Frequency-Dependent Traveltime Tomography and Full Waveform Inversion for Near-Surface Seismic Refraction Data
Zelt, Colin A
Doctor of Philosophy
I demonstrate the utility and benefits of a combined use of frequency-dependent traveltime tomography (FDTT) and full waveform inversion (FWI) to estimate the near-surface seismic velocity that contains wavelength- and sub-wavelength-scale features. FDTT is fundamentally different from conventional ray-theory infinite-frequency traveltime tomography (IFTT) methods in the calculation of a frequency-dependent traveltime using wavelength-dependent velocity smoothing (WDVS). I justify the use of WDVS in FDTT for calculating a frequency-dependent traveltime by using forward modeling examples to show its frequency-dependent behaviors that are consistent with finite-frequency wave propagation. Compared to the conventional infinite-frequency traveltimes calculated based on ray-theory, the frequency-dependent traveltimes calculated using WDVS can better match that from synthetic seismographs. In the combined workflow of FDTT and FWI, FDTT provides a long-wavelength background seismic velocity model as the starting model, and then FWI introduces wavelength- and sub-wavelength-scale features that allow for direct geologic interpretation of the velocity models as is usually carried out in conventional imaging using seismic reflection data. I apply this workflow to seismic data generated by a near-surface realistic synthetic velocity model representing a geologic setting consisting of unconsolidated sediment overlying faulted bedrock, successfully imaging the key model features, a thin low-velocity layer in the sediments, a steep bedrock offset and a steeply dipping low-velocity fault zone. These structures are all at the wavelength-scale that are weakly presented by conventional ray-theory methods. I then apply this workflow to 2D P- and SH-waves collected in 2011 at Rice campus with a known target consisting of a buried tunnel with concrete walls and a void space inside. FDTT inverted the P- and SH-wave picked traveltimes at 250 Hz to provide long-wavelength background velocity models as the starting models for FWI. FWI inverted 18-54 Hz P-wave data and 16-50 Hz SH-wave data to produce velocity models with sub-wavelength- and wavelength-scale features. The P- and SH-wave models image the top part of the tunnel at the correct location at a depth of 1.6 m as a high-velocity anomaly. The P-wave models also image the air in the void space of the tunnel as a low-velocity anomaly. As a comparison, in both the realistic synthetic test and real data applications, conventional IFTT is also applied in a combined workflow with FWI. The comparisons of the inverted models show that both IFTT and FDTT models can serve as adequate starting models for FWI, but FDTT is favored over IFTT because: 1) The FDTT models better recover the magnitude of the velocity anomalies, and 2) The FDTT model serves as a better starting model for FWI, which results in a more accurate FWI velocity estimation with better recovery of the magnitude and location of the key features, particularly in the absence of usable low frequency data.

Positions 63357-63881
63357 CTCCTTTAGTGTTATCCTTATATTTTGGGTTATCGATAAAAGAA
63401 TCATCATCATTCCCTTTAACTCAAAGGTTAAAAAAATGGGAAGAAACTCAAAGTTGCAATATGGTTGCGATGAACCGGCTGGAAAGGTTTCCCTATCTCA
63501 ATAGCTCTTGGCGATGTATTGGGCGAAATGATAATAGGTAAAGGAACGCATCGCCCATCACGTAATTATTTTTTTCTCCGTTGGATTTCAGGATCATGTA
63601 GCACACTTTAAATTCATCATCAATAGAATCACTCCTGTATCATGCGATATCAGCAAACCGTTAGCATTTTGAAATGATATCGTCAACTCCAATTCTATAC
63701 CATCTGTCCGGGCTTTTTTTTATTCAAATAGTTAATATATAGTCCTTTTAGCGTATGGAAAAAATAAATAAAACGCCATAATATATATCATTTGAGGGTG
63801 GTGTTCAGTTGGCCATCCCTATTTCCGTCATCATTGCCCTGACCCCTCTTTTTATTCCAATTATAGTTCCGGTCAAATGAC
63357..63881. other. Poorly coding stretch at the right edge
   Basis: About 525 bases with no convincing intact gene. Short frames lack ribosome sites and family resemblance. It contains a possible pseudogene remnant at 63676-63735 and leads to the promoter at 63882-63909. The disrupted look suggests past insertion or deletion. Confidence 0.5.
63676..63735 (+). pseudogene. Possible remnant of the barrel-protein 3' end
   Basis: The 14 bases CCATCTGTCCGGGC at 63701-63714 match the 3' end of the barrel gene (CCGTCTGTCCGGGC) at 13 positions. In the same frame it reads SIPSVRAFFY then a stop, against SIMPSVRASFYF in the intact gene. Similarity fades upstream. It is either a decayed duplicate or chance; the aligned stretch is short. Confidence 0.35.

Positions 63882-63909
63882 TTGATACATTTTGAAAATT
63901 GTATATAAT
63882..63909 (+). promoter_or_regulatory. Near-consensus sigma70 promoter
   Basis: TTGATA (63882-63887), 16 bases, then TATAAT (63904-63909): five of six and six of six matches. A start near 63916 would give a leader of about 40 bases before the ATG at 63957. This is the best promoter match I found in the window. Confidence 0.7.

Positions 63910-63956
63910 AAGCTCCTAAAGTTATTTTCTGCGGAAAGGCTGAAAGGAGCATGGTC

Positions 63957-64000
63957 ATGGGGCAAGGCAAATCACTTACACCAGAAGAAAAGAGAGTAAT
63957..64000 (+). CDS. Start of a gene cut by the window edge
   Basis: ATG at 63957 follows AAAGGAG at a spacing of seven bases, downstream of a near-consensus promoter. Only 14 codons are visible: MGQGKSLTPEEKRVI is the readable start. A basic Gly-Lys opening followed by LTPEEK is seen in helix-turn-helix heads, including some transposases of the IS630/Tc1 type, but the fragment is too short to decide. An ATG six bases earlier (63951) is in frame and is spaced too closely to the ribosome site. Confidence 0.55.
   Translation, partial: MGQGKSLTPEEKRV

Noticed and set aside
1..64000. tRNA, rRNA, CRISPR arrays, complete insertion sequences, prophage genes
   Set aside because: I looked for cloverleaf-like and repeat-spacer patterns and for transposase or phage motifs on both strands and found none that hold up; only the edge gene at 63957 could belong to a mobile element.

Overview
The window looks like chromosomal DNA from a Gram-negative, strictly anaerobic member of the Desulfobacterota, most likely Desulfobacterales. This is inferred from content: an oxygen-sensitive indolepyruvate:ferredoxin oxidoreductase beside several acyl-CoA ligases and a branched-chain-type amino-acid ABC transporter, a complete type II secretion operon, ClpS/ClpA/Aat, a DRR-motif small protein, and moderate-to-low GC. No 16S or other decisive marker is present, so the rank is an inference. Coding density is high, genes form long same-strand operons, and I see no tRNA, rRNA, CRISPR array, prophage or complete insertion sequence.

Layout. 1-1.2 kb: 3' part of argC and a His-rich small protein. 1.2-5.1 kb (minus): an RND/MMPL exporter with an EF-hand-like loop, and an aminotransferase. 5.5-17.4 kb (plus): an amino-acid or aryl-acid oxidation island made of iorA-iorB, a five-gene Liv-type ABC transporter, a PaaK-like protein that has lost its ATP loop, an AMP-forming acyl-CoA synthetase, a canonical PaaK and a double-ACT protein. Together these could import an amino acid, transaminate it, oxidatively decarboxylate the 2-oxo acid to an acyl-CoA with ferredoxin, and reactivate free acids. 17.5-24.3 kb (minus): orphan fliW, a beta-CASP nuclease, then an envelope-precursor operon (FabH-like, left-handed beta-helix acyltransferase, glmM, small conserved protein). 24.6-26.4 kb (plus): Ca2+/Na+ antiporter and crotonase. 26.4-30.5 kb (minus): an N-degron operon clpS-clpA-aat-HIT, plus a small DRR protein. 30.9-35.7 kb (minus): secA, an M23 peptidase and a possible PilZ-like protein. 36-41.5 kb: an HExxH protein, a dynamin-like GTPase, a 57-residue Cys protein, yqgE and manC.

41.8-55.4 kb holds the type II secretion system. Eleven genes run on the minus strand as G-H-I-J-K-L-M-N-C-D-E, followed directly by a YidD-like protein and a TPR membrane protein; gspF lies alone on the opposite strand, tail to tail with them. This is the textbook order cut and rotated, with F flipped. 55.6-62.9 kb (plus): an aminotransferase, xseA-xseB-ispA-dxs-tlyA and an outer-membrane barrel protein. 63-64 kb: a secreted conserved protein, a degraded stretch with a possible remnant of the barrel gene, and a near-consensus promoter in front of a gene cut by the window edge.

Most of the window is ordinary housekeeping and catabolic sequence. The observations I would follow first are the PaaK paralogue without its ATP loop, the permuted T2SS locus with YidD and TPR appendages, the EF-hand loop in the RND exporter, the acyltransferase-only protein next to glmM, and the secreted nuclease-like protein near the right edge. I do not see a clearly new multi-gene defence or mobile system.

Seismic tomography; Near-surface